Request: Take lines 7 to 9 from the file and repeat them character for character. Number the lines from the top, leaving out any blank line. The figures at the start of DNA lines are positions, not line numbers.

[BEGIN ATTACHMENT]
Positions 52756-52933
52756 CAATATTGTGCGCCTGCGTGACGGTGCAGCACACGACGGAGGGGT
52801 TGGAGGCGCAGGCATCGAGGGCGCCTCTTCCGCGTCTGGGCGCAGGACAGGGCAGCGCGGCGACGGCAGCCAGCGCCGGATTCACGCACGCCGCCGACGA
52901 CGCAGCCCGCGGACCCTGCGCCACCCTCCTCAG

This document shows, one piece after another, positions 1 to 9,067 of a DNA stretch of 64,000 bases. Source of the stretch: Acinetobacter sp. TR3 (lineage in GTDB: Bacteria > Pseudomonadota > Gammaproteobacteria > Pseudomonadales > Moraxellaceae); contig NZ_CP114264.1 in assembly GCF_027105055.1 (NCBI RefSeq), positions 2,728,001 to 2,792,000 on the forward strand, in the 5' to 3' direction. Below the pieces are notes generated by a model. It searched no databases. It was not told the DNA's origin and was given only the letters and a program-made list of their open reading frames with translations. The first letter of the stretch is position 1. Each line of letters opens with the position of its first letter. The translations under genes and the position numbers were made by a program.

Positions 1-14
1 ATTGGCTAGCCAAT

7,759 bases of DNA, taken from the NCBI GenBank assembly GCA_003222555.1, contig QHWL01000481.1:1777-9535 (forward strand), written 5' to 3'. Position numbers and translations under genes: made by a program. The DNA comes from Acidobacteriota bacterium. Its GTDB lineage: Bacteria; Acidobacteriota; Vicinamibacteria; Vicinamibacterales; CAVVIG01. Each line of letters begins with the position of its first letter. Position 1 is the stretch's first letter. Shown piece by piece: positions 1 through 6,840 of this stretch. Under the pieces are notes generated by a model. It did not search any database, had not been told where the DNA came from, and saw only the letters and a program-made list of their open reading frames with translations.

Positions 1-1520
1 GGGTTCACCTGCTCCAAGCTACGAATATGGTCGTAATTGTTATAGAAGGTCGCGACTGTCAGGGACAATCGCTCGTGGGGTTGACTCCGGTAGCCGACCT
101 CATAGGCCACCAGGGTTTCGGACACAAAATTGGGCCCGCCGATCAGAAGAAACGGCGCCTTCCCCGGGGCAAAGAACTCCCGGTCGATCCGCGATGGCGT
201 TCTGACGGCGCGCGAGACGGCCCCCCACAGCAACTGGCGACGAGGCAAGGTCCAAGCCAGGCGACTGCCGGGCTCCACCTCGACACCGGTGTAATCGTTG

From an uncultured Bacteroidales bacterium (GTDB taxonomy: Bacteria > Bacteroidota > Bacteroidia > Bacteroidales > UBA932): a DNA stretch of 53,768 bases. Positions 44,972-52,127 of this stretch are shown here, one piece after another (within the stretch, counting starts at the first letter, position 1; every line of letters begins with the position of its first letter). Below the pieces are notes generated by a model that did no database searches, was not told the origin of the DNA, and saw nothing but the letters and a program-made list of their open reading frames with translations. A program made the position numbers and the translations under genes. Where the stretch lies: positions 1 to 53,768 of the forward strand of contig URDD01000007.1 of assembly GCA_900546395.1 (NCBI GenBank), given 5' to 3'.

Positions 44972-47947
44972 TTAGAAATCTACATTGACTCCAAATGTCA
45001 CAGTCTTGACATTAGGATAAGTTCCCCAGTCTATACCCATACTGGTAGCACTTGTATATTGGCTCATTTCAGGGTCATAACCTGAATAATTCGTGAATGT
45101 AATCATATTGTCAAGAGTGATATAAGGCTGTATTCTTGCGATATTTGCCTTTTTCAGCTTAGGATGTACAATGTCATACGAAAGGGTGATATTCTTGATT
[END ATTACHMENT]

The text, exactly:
1 ATTGGCTAGCCAAT

7,759 bases of DNA, taken from the NCBI GenBank assembly GCA_003222555.1, contig QHWL01000481.1:1777-9535 (forward strand), written 5' to 3'. Position numbers and translations under genes: made by a program. The DNA comes from Acidobacteriota bacterium. Its GTDB lineage: Bacteria; Acidobacteriota; Vicinamibacteria; Vicinamibacterales; CAVVIG01. Each line of letters begins with the position of its first letter. Position 1 is the stretch's first letter. Shown piece by piece: positions 1 through 6,840 of this stretch. Under the pieces are notes generated by a model. It did not search any database, had not been told where the DNA came from, and saw only the letters and a program-made list of their open reading frames with translations.

Positions 1-1520